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So, I adjusted all the solid lifters and applied a significant amount of penetrating oil to assure the lifters were operating smooth.  I re-assembled the motor and the knocking was gone for about 50 miles, now I am back with the same knock on the drivers side third cylinder back (same as the original location).  I plan to remove the head this weekend to see if the head gasket is torn or if I have a broken valve.  I did notice (what appeared to be) back pressure from he intake manifold ports on that cylinder, any ideas on what could cause that issue?

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Did you check that the horseshoe clips that holds the valve guide in place is in the correct slot on the guide?  The  difference between .010 and .012 should not make a difference in the sound of the engine. If the clip is not holding a valve guide in place, the guide will travel up allowing the head of the valve to hit the head as well as increasing the clearance between the valve and the tappet.

 

The "back pressure" could be caused by the intake valve not seating. This could be due to incorrect tappet clearance, loose guide, sticky valve, burnt valve or bent valve.

 

On a fresh engine, I like to set the valve clearance to the larger clearance to accommodate the break in seating of the valve. It usually won't be as much as .001", but It makes me feel better about valve seating and I can't hear any difference in tappet sound.

 

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Welcome to the Forum, Springer! Here is a 2006 post by Dee Peecher on this topic:

 

"Clearance ramps for adjustable tappets can be easily added when the cam is reground. If you use the adjustable tappets the clearances would be the same as the '36 and '37 12's. Many guys have gone this route and there are some advantages. You can eliminate the secondary oil line that feeds the lifters but you must provide a pressure relief passage at the front relief valve in order to assure lubrication to the timing gear. With the proper cam grind the engine will run as quiet as a flathead Ford. The hydraulic tappets of course will run a tad quieter as long as as long as they are in good shape and oil pressure is decent."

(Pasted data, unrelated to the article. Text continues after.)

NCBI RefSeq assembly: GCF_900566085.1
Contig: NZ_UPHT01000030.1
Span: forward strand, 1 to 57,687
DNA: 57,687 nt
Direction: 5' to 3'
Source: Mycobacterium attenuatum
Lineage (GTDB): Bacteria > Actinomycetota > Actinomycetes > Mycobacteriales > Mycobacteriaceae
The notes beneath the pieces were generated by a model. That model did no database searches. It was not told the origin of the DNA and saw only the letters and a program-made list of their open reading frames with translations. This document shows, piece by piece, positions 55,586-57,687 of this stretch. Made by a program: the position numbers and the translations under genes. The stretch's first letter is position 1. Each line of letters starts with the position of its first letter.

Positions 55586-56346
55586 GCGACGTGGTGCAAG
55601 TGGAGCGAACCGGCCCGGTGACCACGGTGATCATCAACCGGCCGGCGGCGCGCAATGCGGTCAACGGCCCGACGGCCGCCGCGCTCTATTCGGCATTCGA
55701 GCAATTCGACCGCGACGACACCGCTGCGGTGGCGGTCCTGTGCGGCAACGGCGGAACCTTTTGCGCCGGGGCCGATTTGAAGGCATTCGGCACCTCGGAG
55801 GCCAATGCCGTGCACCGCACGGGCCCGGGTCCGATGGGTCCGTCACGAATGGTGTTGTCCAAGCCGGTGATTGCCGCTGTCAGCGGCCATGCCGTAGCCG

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Wanted to give a update on the project.  Put the head back on and made the adjustment to the solid tappets.  Still had the light knocking and lower oil pressure, little to none at idle.  Decided to remove the pan and found one of the oil plugs (from the crank) laying in the bottom of the pan (inch and 7/8 plug).  Given the oil circulation path I am trying to decide if I rebuild the motor again (rebuilt by the previous owner 5 years ago) or if I inspect the connecting rod bearings (reinstall the crank plug, however that is done) and put it back together.  At least the problem has been found.

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I had that same problem with the plugs falling out after my engine had been rebuilt. I pulled the pan to install a Melling pump only to find that I already had one, and two plugs laying in the pan. My first effort to reinstall them using LockTite and some glancing blows failed. On the second try I made a tool to lever them in place, but I think I may still have lost one since the oil pressure is not where it ought to be. Somewhere I read that using a double-ended nut and a couple bolts you can apply a lot of pressure to the caps, which is what i will do if I ever get the gumption to pull that pan again.